Francisco Pires
Francisco Pires

Francisco Pires is a freelance news writer for Tom's Hardware with a soft side for quantum computing.

  • jp7189
    The market could really use a third competitor right now, but if Intel's flagship is half as fast as a 3070 with the power draw of a 3090, they might as well not release it.
    Reply
  • -Fran-
    I'm starting to wonder if Intel is not trying too hard now to not lose the "hype" and momentum for their cards as it feels (strong implication of "no hard evidence to back this up") as if their shine was lost the minute they fumbled the Q1 time frame and started giving excuses for their release; just like they did with 10nm with the "but it's out there in Laptops you can't easily and readily buy, but they exist!".

    Regards.
    Reply
  • TerryLaze
    Intel also loves to segment their stuff so a gaming GPU not doing so well in Davinci might not be saying anything about their gaming capabilities.

    At the end pricing will be the determining factor here, if it is priced according to its capabilities in gaming compared to other gaming cards it will do fine.
    Reply
  • cfbcfb
    jp7189 said:
    The market could really use a third competitor right now, but if Intel's flagship is half as fast as a 3070 with the power draw of a 3090, they might as well not release it.

    Hmm. Where did you find the unreleased power demands of the A770?

    Because its around 120 watts, and a 3090 is around 450.

    Not even close.

    The A770 should be less than a 3060 in terms of wattage.
    Reply
  • Tom Sunday
    TerryLaze said:
    At the end pricing will be the determining factor here, if it is priced according to its capabilities in gaming compared to other gaming cards it will do fine.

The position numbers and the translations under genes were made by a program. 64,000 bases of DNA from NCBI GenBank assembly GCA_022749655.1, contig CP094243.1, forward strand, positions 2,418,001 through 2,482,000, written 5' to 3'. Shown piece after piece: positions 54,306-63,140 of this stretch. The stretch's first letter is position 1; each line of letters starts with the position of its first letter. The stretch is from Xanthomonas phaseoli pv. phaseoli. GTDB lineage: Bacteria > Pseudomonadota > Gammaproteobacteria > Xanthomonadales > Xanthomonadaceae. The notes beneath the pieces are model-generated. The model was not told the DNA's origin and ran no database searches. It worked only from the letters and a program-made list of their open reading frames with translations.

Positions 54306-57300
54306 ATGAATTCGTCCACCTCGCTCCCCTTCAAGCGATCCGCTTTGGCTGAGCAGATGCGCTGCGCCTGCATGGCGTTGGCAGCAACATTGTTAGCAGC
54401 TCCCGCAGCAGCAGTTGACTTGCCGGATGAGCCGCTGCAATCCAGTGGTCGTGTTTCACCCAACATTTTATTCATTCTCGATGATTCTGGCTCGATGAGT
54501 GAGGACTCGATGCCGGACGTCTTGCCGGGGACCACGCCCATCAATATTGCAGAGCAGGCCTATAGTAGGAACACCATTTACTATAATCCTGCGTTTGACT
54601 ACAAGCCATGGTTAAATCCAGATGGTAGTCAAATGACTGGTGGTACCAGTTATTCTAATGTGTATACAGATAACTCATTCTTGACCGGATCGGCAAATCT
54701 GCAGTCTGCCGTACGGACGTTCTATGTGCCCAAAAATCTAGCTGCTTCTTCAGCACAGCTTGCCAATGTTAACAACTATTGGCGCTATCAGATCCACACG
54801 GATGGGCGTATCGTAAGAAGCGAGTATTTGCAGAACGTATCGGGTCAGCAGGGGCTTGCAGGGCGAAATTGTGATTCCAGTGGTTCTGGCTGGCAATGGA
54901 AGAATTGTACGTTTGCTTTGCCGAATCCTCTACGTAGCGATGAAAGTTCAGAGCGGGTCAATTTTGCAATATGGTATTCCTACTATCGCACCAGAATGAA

Indeed Intel's upcoming Arc A770 if priced right will afford me and the man on the street in finally buying a GPU on the shelf. Many are tired of waiting and while still being lambasted with scalper prices or still much above the MSRP to purchasing GPU generations that soon will be over 2-years old and more! I am relatively sure that the ARC products will never reach the ‘BEST GPU PICK LIST’ in the tech-channels here, but on the flipside there are more enthusiasts on the lower-end of the food chain out there then on the upper. The ARC may be the time for the little man?

    Intel’s next quarterly earnings report will be published on Thursday, April 28th, 2022. I wonder what the story will be for the remainder of this year. I would love to see the ARC once in big volume on sale at 'Best Buy' forcing NVIDIA to see the reality of things, scalpers to finally disappear and prices for all of the older generation 3000 series GPU's to dropping below the MSRP!
    Reply
  • escksu
    jp7189 said:
    The market could really use a third competitor right now, but if Intel's flagship is half as fast as a 3070 with the power draw of a 3090, they might as well not release it.

    Looking at the mobile version, we are pretty such it won't draw as much power as 3090, nowhere near it.The A370M will consume around 50-60W of power. While the desktop variant should be faster and draw more power, its not going to draw 8-9x more power.

    The 3D rendered photo also shows a normal 2 slot cooler which is clear insufficient if it uses as much power as 3090.
    Reply